Swean followed up with a question on signal interference, and Lorenzo looked at Oscar Vazquez, the team’s de facto leader. Oscar was seventeen years old and sported the crew cut of an Army Ranger. For four years, he had distinguished himself as part of Carl Hayden’s Junior Reserve Officer Training Corps, eventually becoming the group’s executive officer. The previous year, the corps designated him Officer of the Year, the unit’s highest honor. He dreamed of being a soldier, and it had looked as if he had a bright future in the military.
But it turned out the Army didn’t want him. He had lived in Phoenix for six years and thought of himself as an American, even though he’d been born in Mexico. His parents had snuck him into Arizona when he was twelve. No matter how many push-ups he did or how fast he ran, he couldn’t outpace the fact that he was a fugitive, living in the country illegally, and therefore barred from enlisting. When he realized this during his senior year, he went looking for another field in which to distinguish himself.
“Sir, we experimented with a fifteen-meter cable and found very low levels of interference,” Oscar told Swean. “So we decided to extend our tether to thirty-three meters.”
“You’re very comfortable with the metric system,” Swean observed.
“I grew up in Mexico, sir,” Oscar said. Swean nodded. He didn’t care where the kids were from as long as they were smart. He eyed their rudimentary flip chart.
“Why don’t you have a PowerPoint display?”
“PowerPoint is a distraction,” Cristian replied. “People use it when they don’t know what to say.”
“And you know what to say?”
Spence knew that teams sometimes had an Einstein, Jr., a single kid who knew all the answers. Cristian clearly qualified, but Lorenzo and Oscar had also been able to speak intelligently about their robot’s mechanical and electronic components. It was meant to be a team effort, so the judges took into account whether all team members could answer questions. Their robot had to successfully complete a complex series of underwater tasks, but about half the competition score would be based on this technical evaluation. Spence looked at Luis Aranda, a six-foot, 250-pound hulk of a kid who looked like Chief from One Flew Over the Cuckoo’s Nest. He hadn’t said anything yet.
“You employed PWM,” she said, pointedly addressing Luis. “Can you describe that?”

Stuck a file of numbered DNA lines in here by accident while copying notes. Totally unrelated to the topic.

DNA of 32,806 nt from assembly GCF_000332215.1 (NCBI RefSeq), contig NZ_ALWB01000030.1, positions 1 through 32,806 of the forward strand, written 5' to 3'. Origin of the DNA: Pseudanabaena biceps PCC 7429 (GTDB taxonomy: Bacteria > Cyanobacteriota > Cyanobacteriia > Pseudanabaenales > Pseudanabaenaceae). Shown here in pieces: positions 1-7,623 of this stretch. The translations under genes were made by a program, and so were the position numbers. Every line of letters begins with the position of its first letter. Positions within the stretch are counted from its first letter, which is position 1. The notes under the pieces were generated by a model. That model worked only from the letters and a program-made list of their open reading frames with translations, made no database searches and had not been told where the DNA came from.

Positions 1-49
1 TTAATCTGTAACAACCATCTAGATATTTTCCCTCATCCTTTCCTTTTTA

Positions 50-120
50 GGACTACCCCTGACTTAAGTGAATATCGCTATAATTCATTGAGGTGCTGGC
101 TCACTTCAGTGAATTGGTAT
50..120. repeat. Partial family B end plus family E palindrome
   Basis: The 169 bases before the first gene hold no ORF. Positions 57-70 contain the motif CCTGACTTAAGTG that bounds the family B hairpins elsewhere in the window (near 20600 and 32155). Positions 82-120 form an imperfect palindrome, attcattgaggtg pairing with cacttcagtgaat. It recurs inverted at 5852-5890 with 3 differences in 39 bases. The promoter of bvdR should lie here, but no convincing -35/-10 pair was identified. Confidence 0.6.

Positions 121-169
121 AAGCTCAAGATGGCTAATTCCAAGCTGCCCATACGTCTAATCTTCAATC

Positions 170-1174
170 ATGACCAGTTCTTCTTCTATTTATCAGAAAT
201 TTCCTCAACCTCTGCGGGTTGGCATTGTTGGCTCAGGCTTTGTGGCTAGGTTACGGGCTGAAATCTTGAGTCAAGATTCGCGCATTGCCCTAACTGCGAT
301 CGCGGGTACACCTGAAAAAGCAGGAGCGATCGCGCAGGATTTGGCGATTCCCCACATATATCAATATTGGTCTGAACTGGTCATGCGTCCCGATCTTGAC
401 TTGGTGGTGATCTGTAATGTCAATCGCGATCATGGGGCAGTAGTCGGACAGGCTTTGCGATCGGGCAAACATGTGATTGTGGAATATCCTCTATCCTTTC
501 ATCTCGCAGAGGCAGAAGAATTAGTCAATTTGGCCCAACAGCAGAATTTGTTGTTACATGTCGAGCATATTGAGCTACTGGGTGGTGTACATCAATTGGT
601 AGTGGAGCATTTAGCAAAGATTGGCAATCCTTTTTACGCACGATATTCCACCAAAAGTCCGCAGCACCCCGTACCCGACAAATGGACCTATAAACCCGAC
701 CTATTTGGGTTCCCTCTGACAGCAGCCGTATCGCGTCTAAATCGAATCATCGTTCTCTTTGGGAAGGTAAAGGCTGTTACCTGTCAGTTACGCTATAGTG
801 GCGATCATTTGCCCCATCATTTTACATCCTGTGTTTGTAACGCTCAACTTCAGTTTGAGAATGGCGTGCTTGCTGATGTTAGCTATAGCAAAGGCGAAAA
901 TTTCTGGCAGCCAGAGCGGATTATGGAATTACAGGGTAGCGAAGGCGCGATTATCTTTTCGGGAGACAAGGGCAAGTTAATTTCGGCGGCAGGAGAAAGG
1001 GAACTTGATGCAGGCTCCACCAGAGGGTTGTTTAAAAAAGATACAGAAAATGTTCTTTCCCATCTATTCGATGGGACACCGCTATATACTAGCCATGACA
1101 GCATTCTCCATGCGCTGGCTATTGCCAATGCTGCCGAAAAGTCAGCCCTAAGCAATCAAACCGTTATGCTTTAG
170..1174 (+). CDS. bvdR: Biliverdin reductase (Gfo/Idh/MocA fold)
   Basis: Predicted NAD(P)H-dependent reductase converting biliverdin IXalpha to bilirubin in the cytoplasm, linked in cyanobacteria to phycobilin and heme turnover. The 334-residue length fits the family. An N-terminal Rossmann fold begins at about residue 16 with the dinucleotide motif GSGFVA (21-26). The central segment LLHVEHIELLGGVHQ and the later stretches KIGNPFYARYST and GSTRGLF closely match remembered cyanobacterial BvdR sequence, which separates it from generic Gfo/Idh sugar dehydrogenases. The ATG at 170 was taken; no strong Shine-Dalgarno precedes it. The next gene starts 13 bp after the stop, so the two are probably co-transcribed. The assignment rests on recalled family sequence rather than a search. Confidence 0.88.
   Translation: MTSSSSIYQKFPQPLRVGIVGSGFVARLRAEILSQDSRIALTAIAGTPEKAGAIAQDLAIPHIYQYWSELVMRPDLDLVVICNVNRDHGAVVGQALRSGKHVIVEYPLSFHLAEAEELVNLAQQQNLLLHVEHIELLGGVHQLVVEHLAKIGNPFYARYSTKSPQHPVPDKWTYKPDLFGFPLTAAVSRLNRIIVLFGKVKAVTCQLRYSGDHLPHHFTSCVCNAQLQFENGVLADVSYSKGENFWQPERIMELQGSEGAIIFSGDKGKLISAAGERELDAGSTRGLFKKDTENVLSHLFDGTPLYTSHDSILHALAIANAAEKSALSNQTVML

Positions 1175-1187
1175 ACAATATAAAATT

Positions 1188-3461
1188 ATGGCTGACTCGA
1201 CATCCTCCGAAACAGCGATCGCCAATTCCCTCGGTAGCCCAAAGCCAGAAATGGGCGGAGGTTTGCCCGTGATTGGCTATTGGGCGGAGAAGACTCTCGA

Oscar, Cristian, and Lorenzo glanced at Luis. Throughout high school, he’d worked nights as a short-order cook at a diner and often seemed half-asleep during the day. They’d recruited him onto the team in part because they needed someone strong enough to lift the robot in and out of the pool. He rarely said much of anything, so it was hard to tell what he was thinking. Cristian wanted to answer for him but held back.
“PWM means ‘pulse-width modulation,’” Luis answered, looking completely unfazed by the attention. “It’s a technique for controlling high-current devices digitally.”
Cristian couldn’t believe it: the answer was spot-on. He wanted to hug the big guy.
Spence nodded. She would never have guessed that a downtrodden West Phoenix high school would have produced such an assured group of underwater roboticists. As a NASA employee, she had become accustomed to working with engineers who conformed to a sort of industry standard: white, well educated, conservative clothes. These four teenagers standing in front of her signaled that the future looked different.
Excerpted from SPARE PARTS: Four Undocumented Teenagers, One Ugly Robot, and the Battle for the American Dream, by Joshua Davis, published in December 2014 by Farrar, Straus and Giroux, LLC. Copyright © 2014 by Joshua Davis. All rights reserved.
Joshua Davis is author of Spare Parts: Four Undocumented Teenagers, One Ugly Robot, and the Battle for the American Dream (FSG Originals, 2014), contributing editor at WIRED, and co-founder of Epic Magazine in San Francisco, California.